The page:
NASA To Get History-Making New Leader

Charles Bolden, Barack Obama
President Barack Obama meets with General Charles Bolden, right, and White House aides earlier this week in the Roosevelt Room of the White House. The President announced May 23, 2009 his intent to nominate Bolden as Administrator of NASA. (Official White House photo by Pete Souza)
The White House/ Pete Souza

You name it, Charles Bolden has flown it. The former astronaut, combat fighter pilot and Marine Corps general will try to guide the space agency, when it's supporters say it most needs a skilled high flyer.

"He is going to face budgetary constraints, technical issues, the remaining shuttle launches and pending retirement of the space shuttle," said Sen. Bill Nelson, D-Fla.

NASA faces $3 billion in possible budget cuts, reports CBS News correspondent Kimberly Dozier. The White House is reviewing NASA's entire manned space program, and may substitute something cheaper for the Bush-era rocket system currently planned to replace the shuttle.

The 62-year-old Bolden has faced tough fights before. If he's confirmed, he will be the first-ever African- American administrator.

"Charlie grew up in segregated South Carolina, couldn't even get an appointment to the Naval Academy and they had to work it out with a Congressman from a different state," Nelson said.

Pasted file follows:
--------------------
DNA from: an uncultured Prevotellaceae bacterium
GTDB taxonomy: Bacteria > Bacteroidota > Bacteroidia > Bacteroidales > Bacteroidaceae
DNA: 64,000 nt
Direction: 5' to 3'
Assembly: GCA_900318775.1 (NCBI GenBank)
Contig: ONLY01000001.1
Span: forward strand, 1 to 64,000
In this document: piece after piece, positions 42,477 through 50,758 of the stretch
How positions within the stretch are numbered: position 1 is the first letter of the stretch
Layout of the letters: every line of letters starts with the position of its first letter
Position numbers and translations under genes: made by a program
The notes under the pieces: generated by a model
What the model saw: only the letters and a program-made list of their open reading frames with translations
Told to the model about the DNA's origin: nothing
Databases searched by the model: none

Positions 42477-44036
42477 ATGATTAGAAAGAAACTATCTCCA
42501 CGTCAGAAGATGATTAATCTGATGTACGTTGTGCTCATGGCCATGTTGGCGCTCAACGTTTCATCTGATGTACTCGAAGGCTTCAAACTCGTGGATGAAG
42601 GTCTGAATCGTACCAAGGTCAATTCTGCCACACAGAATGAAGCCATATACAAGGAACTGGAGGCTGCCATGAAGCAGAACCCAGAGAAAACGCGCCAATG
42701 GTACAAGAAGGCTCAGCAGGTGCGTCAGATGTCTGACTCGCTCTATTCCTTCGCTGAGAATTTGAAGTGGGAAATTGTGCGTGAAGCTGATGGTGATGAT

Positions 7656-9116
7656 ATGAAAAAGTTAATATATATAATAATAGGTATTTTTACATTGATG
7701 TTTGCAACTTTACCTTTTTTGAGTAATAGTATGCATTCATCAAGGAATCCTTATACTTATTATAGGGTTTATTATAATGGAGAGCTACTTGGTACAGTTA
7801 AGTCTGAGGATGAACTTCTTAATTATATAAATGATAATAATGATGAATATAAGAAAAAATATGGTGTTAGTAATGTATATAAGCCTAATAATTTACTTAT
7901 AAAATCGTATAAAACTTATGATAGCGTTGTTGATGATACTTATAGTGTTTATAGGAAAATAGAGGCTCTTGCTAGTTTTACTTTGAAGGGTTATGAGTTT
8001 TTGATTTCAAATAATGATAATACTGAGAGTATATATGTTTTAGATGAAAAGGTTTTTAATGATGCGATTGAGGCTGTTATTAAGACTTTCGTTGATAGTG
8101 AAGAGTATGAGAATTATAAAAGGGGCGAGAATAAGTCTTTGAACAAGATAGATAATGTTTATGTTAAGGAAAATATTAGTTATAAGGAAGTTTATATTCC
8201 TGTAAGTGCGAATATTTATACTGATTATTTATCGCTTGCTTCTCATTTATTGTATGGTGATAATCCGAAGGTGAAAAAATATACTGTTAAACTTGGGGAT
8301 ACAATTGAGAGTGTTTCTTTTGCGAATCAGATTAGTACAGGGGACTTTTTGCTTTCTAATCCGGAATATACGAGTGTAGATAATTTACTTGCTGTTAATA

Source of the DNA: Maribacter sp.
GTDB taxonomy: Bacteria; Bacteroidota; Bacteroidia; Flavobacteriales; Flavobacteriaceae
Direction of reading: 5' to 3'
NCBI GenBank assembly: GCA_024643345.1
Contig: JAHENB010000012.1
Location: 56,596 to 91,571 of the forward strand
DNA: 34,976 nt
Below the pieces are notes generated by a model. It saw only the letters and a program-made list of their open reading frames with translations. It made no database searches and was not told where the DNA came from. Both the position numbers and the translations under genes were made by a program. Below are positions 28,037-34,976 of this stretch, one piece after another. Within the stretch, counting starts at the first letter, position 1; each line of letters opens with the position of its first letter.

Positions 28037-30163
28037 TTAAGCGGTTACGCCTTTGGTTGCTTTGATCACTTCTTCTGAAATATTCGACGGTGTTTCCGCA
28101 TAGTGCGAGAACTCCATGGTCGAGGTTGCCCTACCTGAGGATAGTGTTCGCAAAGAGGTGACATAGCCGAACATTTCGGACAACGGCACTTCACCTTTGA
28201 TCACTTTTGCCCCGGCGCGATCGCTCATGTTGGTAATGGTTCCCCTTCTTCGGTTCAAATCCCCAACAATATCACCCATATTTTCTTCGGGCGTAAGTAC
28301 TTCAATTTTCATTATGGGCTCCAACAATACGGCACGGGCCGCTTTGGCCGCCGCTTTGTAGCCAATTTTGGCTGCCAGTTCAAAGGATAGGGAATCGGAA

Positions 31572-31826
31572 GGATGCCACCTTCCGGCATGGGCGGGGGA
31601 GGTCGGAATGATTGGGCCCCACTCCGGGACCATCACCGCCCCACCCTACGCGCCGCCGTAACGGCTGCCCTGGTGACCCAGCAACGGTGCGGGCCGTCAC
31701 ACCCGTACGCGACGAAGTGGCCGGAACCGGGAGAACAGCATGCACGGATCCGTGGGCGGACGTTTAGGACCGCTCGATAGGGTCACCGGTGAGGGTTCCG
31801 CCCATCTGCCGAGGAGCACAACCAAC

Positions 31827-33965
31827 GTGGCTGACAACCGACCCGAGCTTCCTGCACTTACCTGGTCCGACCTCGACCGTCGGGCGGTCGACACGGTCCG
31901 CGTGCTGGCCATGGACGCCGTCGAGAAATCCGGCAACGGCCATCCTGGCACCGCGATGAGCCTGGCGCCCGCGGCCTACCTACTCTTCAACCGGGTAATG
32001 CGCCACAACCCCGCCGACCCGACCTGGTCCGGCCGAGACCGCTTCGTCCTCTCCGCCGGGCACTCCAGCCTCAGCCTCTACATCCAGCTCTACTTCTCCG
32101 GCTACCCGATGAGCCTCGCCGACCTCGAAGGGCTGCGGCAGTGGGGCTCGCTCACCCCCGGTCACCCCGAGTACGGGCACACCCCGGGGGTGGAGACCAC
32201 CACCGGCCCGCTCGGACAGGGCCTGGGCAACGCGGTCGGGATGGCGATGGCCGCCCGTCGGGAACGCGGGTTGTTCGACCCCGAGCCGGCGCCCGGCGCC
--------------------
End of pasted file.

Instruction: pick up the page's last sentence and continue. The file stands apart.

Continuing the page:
When he got to Annapolis, Bolden was promptly elected freshman class president.

"He knows how to motivate people," said CBS space consultant Bill Harwood. "Most folks think he will protect manned space flight in this country and try to move it forward."

In the meantime, NASA is eking out eight more missions with its three-decades-old shuttle craft.

This week, the Atlantis crew made its last repair visit to the Hubble Space telescope - Bolden commanded the shuttle mission which carried the Hubble into orbit in 1990.

NASA's next launch system, a combination of manned and unmanned rockets, was designed with one mission in mind: carrying astronauts and payloads to the space station, or the moon. It can't carry out drive-by repair missions, like the shuttle.

That's prompted criticism even within NASA.

"It just makes me want to cry to think that this is the end of it," said NASA scientist David Leckrone.

And there's a five year gap between the shuttle's last mission, and the new system.

"U.S. astronauts are having to hitch rides on Russian Soyuz rockets, and if they are any delays, of course that gap could get even bigger," Harwood said.

Inside NASA, most believe Bolden would not have taken this job, unless the White House was committed to keeping Americans in space. The president's stated goal is reaching the moon by 2020.